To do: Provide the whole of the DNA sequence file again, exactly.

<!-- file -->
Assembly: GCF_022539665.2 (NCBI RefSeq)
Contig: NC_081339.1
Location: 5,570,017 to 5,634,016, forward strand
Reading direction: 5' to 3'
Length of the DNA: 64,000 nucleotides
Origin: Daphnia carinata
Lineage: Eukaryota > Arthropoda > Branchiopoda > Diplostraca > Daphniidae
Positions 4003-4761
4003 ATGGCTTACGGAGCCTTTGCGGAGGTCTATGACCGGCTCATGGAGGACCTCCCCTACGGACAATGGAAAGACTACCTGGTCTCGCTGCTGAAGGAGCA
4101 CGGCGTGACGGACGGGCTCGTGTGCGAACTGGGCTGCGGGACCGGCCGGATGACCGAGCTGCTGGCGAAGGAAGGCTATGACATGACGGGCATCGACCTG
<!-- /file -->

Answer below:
Assembly: GCF_022539665.2 (NCBI RefSeq)
Contig: NC_081339.1
Location: 5,570,017 to 5,634,016, forward strand
Reading direction: 5' to 3'
Length of the DNA: 64,000 nucleotides
Origin: Daphnia carinata
Lineage: Eukaryota > Arthropoda > Branchiopoda > Diplostraca > Daphniidae
Positions 4003-4761
4003 ATGGCTTACGGAGCCTTTGCGGAGGTCTATGACCGGCTCATGGAGGACCTCCCCTACGGACAATGGAAAGACTACCTGGTCTCGCTGCTGAAGGAGCA
4101 CGGCGTGACGGACGGGCTCGTGTGCGAACTGGGCTGCGGGACCGGCCGGATGACCGAGCTGCTGGCGAAGGAAGGCTATGACATGACGGGCATCGACCTG